A

David

Darling

computer

A computer is a device that processes data according to a set of instructions called a program. Most modern computers are electronic and digital. The machinery of computers, such as the circuitry and wires, is known as hardware; the instructions and data are called software.

 

All general-purpose computers have the following hardware components:

 

· memory: Enables a computer to store, at least temporarily, data and programs

 

· mass storage device: Allows a computer to permanently retain large amounts of data. Common mass storage devices include disk drives and CD-ROMs

 

· input device: Usually a keyboard and mouse, the input device is the conduit through which data and instructions enter a computer

 

· output device: A display screen, printer, or other device that lets you see what the computer has accomplished

 

· central processing unit (CPU): The heart of the computer, this is the component that actually executes instructions

 

In addition to these components, many others make it possible for the basic components to work together efficiently. For example, every computer requires a bus that transmits data from one part of the computer to another.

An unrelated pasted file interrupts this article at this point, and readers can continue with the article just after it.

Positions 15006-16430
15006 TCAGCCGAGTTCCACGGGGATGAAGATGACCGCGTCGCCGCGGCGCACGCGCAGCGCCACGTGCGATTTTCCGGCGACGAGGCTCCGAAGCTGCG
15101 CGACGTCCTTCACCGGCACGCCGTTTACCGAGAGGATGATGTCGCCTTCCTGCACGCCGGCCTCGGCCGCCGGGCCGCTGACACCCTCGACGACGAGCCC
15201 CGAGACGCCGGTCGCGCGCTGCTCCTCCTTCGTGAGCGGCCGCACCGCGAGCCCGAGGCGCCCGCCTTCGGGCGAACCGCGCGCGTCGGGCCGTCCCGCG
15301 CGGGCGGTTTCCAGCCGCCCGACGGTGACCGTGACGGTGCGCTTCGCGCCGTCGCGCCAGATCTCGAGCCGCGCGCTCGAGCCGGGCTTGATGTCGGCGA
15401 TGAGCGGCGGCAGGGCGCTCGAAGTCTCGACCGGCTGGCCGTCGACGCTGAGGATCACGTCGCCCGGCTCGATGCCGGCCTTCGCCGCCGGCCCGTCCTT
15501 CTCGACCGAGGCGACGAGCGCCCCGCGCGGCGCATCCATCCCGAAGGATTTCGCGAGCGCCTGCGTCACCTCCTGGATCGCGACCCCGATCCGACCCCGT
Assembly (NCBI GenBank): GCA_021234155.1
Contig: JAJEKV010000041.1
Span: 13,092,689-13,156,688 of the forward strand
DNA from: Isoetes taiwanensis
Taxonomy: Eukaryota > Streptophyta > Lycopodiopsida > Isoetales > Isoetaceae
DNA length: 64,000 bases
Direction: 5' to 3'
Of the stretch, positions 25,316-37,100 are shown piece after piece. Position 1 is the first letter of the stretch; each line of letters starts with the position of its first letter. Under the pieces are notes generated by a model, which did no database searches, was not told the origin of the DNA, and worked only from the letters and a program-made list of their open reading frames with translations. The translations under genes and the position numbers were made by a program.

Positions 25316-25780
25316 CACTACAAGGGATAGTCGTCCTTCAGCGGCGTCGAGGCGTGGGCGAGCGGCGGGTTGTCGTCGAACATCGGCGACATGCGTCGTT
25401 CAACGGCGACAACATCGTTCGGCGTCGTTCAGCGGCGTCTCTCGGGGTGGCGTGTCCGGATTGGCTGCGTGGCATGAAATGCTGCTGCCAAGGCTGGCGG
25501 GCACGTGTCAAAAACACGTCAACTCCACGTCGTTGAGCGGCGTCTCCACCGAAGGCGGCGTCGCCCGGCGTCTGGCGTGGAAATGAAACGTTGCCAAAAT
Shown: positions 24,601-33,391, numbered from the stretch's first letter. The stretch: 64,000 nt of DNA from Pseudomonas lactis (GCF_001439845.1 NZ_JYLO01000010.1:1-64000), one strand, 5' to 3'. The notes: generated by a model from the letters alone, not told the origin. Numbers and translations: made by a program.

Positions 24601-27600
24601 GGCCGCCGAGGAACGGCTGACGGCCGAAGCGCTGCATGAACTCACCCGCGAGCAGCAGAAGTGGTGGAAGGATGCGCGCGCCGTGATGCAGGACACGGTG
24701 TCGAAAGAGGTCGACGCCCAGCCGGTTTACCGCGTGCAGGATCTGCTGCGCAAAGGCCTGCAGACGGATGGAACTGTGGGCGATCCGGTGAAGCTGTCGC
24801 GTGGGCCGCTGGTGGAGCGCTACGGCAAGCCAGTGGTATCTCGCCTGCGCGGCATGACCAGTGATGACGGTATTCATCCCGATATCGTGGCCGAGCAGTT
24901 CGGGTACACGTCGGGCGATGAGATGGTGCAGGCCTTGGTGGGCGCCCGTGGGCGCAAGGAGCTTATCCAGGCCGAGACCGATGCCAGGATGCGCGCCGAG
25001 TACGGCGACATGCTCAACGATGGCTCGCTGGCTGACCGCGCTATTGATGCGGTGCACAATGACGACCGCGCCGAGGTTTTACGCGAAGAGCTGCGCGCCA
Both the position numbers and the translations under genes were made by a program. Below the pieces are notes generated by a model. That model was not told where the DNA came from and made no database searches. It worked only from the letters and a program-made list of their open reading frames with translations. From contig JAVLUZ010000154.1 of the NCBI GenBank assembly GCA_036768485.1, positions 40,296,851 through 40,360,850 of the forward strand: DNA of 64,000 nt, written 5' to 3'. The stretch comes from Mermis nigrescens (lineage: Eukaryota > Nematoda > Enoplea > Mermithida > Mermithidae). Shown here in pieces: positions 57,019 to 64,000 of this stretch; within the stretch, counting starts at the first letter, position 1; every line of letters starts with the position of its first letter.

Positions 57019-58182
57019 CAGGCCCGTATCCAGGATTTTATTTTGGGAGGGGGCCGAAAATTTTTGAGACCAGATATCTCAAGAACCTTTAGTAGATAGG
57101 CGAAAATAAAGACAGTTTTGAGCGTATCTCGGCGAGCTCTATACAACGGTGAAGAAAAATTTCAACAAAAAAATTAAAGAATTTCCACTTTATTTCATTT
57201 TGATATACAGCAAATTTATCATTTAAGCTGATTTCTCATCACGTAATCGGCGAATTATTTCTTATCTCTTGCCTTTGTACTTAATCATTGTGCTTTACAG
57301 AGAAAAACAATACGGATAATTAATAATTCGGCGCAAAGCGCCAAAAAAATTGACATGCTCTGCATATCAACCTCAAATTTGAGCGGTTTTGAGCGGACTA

Computers can be generally classified by size and power as follows, though there is considerable overlap:

 

· personal computer: A small, single-user computer based on a microprocessor. In addition to the microprocessor, a personal computer has a keyboard for entering data, a monitor for displaying information, and a storage device for saving data

 

· workstation: A powerful, single-user computer. A workstation is like a personal computer, but it has a more powerful microprocessor and a higher-quality monitor

 

· minicomputer: A multi-user computer capable of supporting from 10 to hundreds of users simultaneously

 

· mainframe: A powerful multi-user computer capable of supporting many hundreds or thousands of users simultaneously

 

· supercomputer: An extremely fast computer that can perform hundreds of millions of instructions per second

 


Expert predictions that went wrong


"I think there's a world market for maybe five computers. "
– Thomas Watson, chairman of IBM (1943)

 

"There is no reason why anyone would want to have a computer in their home. "
– Ken Olsen, president of Digital Equipment Corporation (1977)

 

"640 K [of computer memory] ought be enough for anybody."
– Bill Gates (1981)